Elizabeth Warren, assistant to the president and special adviser to the Secretary of the Treasury on the Consumer Financial Protection Bureau, used her appearance at the annual convention of the Society of American Business Editors and Writers to focus on accountability.
Her presentation touched on three main themes:
- Changes in the consumer financial marketplace. Over the years, credit products became much more complicated, she said. The trouble, she said, was a lack of regulation. “Consumer financial protection was not anyone’s No. 1 concern.”
- Scattered responsibility led to regulatory arbitrage. “Financial institutions could shop for regulators who would give them the most leeway,” she said. “… The result was that federal and state regulators also began competing for business, competing to create the most accommodating oversight. We had a system where big banks could choose their own regulators.” With the new consumer agency, the responsibility for regulation is centralized, she says. “Instead of hauling up seven regulators to point fingers at each other, now Congress can haul up one. That’s the ultimate accountability.”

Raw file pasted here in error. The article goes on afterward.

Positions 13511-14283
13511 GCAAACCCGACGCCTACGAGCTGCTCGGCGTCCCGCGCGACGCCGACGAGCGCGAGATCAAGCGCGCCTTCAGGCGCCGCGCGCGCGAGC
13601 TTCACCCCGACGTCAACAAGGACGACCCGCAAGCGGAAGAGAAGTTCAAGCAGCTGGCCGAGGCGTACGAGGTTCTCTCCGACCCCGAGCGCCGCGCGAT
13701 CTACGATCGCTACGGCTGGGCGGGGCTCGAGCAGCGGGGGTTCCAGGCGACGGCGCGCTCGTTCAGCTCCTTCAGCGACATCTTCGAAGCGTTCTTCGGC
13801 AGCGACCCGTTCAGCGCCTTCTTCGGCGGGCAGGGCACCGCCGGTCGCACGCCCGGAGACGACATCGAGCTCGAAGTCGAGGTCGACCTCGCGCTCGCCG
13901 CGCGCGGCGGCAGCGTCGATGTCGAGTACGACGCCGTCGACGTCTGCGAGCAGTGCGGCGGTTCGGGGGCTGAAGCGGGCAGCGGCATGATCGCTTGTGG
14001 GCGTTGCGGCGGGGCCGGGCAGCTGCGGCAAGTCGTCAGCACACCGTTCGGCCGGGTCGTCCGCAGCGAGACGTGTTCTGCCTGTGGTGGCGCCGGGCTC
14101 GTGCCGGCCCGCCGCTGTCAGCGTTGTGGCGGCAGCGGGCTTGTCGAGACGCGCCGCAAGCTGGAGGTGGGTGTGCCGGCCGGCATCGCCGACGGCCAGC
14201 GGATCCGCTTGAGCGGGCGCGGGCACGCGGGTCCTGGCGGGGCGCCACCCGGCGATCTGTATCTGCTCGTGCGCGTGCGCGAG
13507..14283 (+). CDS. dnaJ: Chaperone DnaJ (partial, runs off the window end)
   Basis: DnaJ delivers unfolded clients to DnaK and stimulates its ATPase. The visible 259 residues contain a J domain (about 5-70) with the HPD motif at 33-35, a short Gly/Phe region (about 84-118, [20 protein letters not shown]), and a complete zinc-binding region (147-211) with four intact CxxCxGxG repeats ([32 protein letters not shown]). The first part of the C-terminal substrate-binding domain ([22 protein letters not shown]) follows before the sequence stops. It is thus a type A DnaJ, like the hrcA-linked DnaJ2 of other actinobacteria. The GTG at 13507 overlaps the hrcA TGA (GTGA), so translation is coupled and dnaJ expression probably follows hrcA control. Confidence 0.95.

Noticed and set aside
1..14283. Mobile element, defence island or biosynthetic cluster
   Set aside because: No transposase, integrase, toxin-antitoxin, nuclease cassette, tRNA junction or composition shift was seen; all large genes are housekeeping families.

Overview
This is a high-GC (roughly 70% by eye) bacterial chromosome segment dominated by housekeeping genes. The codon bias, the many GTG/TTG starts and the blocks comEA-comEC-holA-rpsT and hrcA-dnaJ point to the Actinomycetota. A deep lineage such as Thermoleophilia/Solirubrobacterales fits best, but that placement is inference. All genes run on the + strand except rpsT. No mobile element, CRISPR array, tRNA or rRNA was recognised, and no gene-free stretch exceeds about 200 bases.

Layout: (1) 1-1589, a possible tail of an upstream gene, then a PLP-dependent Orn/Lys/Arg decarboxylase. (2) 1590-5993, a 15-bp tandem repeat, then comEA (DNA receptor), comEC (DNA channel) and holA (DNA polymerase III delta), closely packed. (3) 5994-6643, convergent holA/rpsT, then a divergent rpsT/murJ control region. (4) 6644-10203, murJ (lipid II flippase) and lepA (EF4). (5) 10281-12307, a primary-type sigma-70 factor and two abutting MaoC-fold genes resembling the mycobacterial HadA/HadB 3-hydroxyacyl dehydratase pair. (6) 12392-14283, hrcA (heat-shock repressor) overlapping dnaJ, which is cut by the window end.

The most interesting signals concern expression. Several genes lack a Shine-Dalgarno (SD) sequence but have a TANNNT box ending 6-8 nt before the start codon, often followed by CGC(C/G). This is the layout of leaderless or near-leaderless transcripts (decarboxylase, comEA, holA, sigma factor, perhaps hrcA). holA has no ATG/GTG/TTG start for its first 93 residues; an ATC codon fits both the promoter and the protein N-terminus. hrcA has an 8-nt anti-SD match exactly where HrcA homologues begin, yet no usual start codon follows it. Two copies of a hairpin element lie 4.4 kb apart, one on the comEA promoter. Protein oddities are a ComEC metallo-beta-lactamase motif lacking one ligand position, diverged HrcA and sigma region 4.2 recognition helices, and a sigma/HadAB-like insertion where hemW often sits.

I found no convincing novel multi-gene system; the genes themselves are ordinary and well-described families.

- Make accountability public. We are setting out the agency’s goals in clear language, she said, and publishing her calendar on a public website every month, along with the bureau’s organizational chart and the data from their first consumer survey. “Once we are fully operational, we will do even more.”
In a followup question and answer session, she acknowledged that regulations can’t keep people from making bad financial decisions, but she argued that it is a crucial first step. “When financial products are so complicated … the the idea that we’re going to somehow educate consumers out of this is nuts. As we get the products cleaner, we can spend more time on education.”